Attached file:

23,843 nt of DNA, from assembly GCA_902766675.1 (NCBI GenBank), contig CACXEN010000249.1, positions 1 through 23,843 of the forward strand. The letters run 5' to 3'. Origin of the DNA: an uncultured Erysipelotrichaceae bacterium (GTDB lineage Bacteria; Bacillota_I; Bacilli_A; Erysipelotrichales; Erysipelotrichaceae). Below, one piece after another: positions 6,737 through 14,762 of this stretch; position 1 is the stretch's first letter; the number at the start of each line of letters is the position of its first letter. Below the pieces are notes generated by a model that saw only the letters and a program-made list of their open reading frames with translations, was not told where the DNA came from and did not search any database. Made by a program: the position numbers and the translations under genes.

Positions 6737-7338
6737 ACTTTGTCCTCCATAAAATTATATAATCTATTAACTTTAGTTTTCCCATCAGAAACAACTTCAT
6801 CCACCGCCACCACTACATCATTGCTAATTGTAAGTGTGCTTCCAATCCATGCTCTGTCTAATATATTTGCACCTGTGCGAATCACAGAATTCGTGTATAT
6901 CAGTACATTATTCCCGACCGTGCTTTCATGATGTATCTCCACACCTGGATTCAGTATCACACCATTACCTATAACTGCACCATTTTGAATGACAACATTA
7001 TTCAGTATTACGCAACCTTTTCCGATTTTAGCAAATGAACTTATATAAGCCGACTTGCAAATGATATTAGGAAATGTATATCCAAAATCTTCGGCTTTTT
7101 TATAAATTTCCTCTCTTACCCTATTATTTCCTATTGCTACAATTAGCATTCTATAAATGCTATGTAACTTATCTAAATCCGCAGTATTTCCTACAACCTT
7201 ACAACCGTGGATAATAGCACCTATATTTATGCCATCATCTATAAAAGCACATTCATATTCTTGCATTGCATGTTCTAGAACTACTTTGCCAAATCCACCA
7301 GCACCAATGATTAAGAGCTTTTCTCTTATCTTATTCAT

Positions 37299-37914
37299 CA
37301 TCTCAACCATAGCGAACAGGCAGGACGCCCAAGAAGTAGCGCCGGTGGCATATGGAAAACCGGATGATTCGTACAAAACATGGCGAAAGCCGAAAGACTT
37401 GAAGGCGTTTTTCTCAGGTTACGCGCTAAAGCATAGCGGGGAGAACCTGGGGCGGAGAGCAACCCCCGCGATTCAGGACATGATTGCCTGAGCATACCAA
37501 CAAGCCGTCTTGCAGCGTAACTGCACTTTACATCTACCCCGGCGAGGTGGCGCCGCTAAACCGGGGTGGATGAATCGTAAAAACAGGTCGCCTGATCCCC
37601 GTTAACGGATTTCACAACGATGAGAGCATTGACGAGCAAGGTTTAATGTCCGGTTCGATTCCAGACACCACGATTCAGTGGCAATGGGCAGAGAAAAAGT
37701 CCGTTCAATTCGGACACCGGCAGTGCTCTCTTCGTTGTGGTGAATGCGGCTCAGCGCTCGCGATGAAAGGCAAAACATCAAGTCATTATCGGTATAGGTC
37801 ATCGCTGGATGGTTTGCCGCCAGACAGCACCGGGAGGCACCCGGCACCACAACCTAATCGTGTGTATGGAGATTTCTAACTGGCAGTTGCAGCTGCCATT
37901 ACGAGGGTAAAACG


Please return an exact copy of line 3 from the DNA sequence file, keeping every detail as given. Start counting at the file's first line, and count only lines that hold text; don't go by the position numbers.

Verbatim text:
6737 ACTTTGTCCTCCATAAAATTATATAATCTATTAACTTTAGTTTTCCCATCAGAAACAACTTCAT